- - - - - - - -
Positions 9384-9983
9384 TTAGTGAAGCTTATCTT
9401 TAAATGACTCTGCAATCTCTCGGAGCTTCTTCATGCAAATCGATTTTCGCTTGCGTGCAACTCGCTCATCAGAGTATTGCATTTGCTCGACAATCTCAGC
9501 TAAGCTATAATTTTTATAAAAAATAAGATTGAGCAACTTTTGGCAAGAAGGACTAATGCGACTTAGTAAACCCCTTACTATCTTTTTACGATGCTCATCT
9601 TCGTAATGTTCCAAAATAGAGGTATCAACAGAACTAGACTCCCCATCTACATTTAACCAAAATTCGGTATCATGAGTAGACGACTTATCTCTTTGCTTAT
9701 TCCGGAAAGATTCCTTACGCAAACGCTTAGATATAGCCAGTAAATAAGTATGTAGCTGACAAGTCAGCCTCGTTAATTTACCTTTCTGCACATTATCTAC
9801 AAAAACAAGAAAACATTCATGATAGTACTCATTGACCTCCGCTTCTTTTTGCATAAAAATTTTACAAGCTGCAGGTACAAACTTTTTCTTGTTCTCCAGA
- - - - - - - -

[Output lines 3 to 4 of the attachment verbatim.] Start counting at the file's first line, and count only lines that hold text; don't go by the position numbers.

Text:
9401 TAAATGACTCTGCAATCTCTCGGAGCTTCTTCATGCAAATCGATTTTCGCTTGCGTGCAACTCGCTCATCAGAGTATTGCATTTGCTCGACAATCTCAGC
9501 TAAGCTATAATTTTTATAAAAAATAAGATTGAGCAACTTTTGGCAAGAAGGACTAATGCGACTTAGTAAACCCCTTACTATCTTTTTACGATGCTCATCT